Antonio Parker, HR-57, 9 p.m. | The alto saxophonist Antonio Parker’s playing is swinging and soulful, colored by a bright, aggressive tone. He casually sprinkles neo-soul and R&B influences into his otherwise straight-ahead bop, and his improvisation shows a redolence of Kenny Garrett. $15 cover, no minimum. View event on calendar | HR-57 profile

Peter Edelman Trio, Columbia Station, 9 p.m. | The stalwart D.C. piano player Peter Edelman every Friday night leads a rotating cast of musicians that often outgrows the title “trio.” No cover, one-drink minimum. View event on calendar | Columbia Station profile

Alfredo Mojica, Bossa Bistro, 9 p.m. | Alfredo Mojica, who sang at Bossa for years with the group Sin Miedo, unites salsa, jazz and Latin American balladry. No cover, 1-drink minimum. View event on calendar | Bossa profile

Aaron Myers, Black Fox Lounge, 9:30 p.m. | Vocalist Aaron Myers leads a straight-ahead jazz quartet, featuring piano, bass and drums. No cover, 1-drink minimum. View event on calendar | Black Fox profile

Donvonte McCoy, 18th St. Lounge, 10:30 p.m. | Arguably the city’s best jazz trumpeter, Donvonte McCoy plays every Friday and Saturday at the hip 18th St. Lounge. He likes to mix in some funk as well during the lounge gig, and he’s liable to inflect a touch of Chuck Brown-esque groove into his combo’s treatment of classic bop tunes by the likes of Miles Davis and Freddie Hubbard. After all, the setting is that of a dance club, not a jazz joint – no tables and chairs or hushed applause after every solo. Cover varies ($5-10), no minimum. View event on calendar | 18th St. Lounge profile

SATURDAY, MAY 18

cb picks:

  • Mary Lou Williams Women in Jazz Festival, Kennedy Center, 7 p.m.
  • Arturo Sandoval, Blues Alley, 8 & 10 p.m.
  • Kenny Rittenhouse Septet, Twins Jazz, 8 & 10 p.m.
  • Darcy James Argue’s Secret Society, Atlas Performing Arts Center, 8 p.m.
  • Gizmo, Bohemian Caverns, 8:30 & 10:30 p.m.
  • Steve Synk Trio, Columbia Station, 9:30 p.m.
  • Donvonte McCoy, 18th Street Lounge, 10:30 p.m.

Jam Session with Peter Edelman, Columbia Station, 4 p.m. | Pianist Peter Edelman, a constant presence on the D.C. jazz scene for years now, leads an afternoon jam session every Saturday and Sunday. No cover, no minimum. View event on calendar | Columbia Station profile

Charles Woods, Johnny’s Half Shell, 6 p.m. | Saxophonist Charles Woods plays and has recorded in both free and straight-ahead jazz styles, but for his regular gig at Johnny’s Half Shell he keeps things within the traditional bop realm. No cover, 1-drink minimum. View event on calendar | Johnny’s Half Shell website

Smithsonian Jazz Masterworks Quintet, Kennedy Center Millenium Stage, 6 p.m. | The Smithsonian Jazz Masterworks Orchestra, one of the District’s most reliable emissaries of the traditional jazz repertoire, performs here in a slimmed-down quintet form, in conjunction with the Kennedy Center’s Mary Lou Williams Women in Jazz Festival. Free. View event on calendar | Millenium Stage website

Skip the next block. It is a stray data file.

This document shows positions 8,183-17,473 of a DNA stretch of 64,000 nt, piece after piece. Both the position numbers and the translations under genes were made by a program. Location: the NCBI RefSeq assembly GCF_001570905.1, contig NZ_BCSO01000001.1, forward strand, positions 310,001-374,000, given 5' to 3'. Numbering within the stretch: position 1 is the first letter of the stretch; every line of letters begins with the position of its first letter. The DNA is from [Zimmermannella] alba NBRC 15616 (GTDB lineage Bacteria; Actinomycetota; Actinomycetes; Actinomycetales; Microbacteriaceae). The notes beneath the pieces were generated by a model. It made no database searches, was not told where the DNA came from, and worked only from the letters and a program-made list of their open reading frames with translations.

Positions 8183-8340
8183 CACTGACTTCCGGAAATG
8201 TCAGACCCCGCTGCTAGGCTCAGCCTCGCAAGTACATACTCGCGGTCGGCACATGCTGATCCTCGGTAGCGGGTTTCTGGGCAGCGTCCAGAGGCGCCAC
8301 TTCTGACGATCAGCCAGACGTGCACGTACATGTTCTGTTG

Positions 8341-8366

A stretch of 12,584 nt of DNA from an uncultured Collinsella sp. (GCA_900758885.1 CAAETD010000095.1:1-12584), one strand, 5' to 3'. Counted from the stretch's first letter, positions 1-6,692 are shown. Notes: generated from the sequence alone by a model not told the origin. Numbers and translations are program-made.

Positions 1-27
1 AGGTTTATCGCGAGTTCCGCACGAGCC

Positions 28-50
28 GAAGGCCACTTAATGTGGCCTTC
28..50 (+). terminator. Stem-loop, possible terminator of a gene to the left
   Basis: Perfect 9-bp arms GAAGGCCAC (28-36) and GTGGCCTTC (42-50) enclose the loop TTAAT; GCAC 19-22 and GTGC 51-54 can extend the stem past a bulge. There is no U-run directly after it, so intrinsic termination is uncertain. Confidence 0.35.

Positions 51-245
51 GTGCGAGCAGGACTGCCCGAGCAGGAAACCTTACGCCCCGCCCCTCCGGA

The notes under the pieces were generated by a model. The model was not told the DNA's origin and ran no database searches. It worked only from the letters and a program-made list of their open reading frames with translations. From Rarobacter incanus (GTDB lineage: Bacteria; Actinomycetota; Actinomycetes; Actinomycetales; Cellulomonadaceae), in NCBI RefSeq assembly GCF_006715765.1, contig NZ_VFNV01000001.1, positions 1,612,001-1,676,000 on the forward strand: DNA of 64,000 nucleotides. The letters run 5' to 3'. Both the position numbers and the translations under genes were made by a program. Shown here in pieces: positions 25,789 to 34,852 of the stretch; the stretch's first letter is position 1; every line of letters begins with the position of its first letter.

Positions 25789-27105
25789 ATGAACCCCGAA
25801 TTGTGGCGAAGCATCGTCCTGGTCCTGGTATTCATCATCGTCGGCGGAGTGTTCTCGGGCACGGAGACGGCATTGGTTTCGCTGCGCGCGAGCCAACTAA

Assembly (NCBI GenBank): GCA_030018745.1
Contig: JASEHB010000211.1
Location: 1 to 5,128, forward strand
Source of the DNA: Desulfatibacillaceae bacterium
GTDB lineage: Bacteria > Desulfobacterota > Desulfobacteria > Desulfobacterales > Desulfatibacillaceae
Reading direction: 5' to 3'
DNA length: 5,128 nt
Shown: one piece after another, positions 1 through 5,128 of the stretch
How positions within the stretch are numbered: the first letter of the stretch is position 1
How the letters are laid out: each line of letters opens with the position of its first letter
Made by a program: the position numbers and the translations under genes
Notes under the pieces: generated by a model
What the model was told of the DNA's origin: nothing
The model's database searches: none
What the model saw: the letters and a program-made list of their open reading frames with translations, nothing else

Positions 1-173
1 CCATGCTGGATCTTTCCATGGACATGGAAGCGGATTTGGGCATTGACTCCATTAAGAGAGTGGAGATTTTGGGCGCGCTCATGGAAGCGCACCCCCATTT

Mary Lou Williams Women in Jazz Festival, Kennedy Center, 7 p.m. | The three-day Mary Lou Williams Women in Jazz Festival finishes with fireworks this evening. First off, Nicole Mitchell, the winner of the DownBeat critics’ poll, leads her heftily swinging, darkly experimental quartet, Ice Crystal. The winner of the 2010 Thelonious Monk International Jazz Competition, Cecile McLorin Salvant, will then showcase her cleanly virtuosic voice – redolent of Billie Holiday and Sarah Vaughan – over a repertoire of primarily jazz standards. Then the master drummer Cindy Blackman-Santana closes out the night with her powerful, experimental fusion band Explorations. Tickets $38. View event on calendar | Kennedy Center website

Mark Mosley Trio, Sala Thai (U St.), 7 p.m. | Baltimore guitarist Mark Mosley plays a slick hand as a smooth jazz guitarist, but he can also hunker down on serious bop. He performs laid-back straight-ahead here with his trio. No cover, 1-drink minimum. View event on calendar | Sala Thai website

Full Ascent, Sala Thai (Petworth), 7 p.m. | This jazz band plays in a number of traditional styles, from hard-bop to Dixieland to calypso. No cover, 1-drink minimum.. View event on calendar | Sala Thai website

Kenny Rittenhouse Septet, Twins Jazz, 8 & 10 p.m. | Kenny Rittenhouse was a mainstay on the D.C. jazz scene throughout much of the 1990s, playing at venues such as the One Step Down and Twins Lounge. The respected trumpeter has a tone that ranges from mellow to punchy, and has played with the U.S. Army Band and the Smithsonian Masterworks Jazz Orchestra. Rittenhouse now teaches at George Mason University and doesn’t perform out as relentlessly as he used to. When he does, he prefers to work in expanded-combo settings; he appears here with a top-notch septet of local musicians. Two separate sets at 8 and 10 p.m. $15 cover, $10 minimum. View event on calendar | Twins Jazz profile

Arturo Sandoval, Blues Alley, 8 & 10 p.m. | Arturo Sandoval is a spirited and technically stunning trumpet player, who played for a while in the 1970s with the legendary Afro-Cuban ensemble Irakere before moving on to a rewarding solo career. Sandoval is renowned for his velocity and precision in the upper register, and his ability to treat ballads with well-timed tenderness. Two separate sets at 8 and 10 p.m. $43 cover, $12 minimum, $2.50 surcharge. View event on calendar | Blues Alley profile

Akua Allrich Quartet, Mandarin Oriental Hotel, 8 p.m. | Nina Simone and Miriam Makeba are two strong influences that bubble up in Akua Allrich’s Afrobeat- and jazz-infused music. The Howard University graduate, who composes many of her own tunes, is a strong and effervescent singer who wields a signature sense of earthbound optimism. No cover, 1-drink minimum. View event on calendar | Mandarin Oriental website

Darcy James Argue’s Secret Society, Atlas Performing Arts Center, 8 p.m. | Darcy James Argue and his 18-piece big band, Secret Society, have received widespread acclaim since the 2009 release of their debut album, Infernal Machines. The group’s music, influenced by science fiction’s steampunk subgenre, can writhe with rhythmic tension or soar over corpulent rock beats. Lush but mysteriously pensive horn arrangements interlace with distorted electric guitars to create a halting collage. It all added up to send the band’s LP to a Grammy nomination. Tickets $25, $15 for students, no minimum. View event on calendar | Atlas website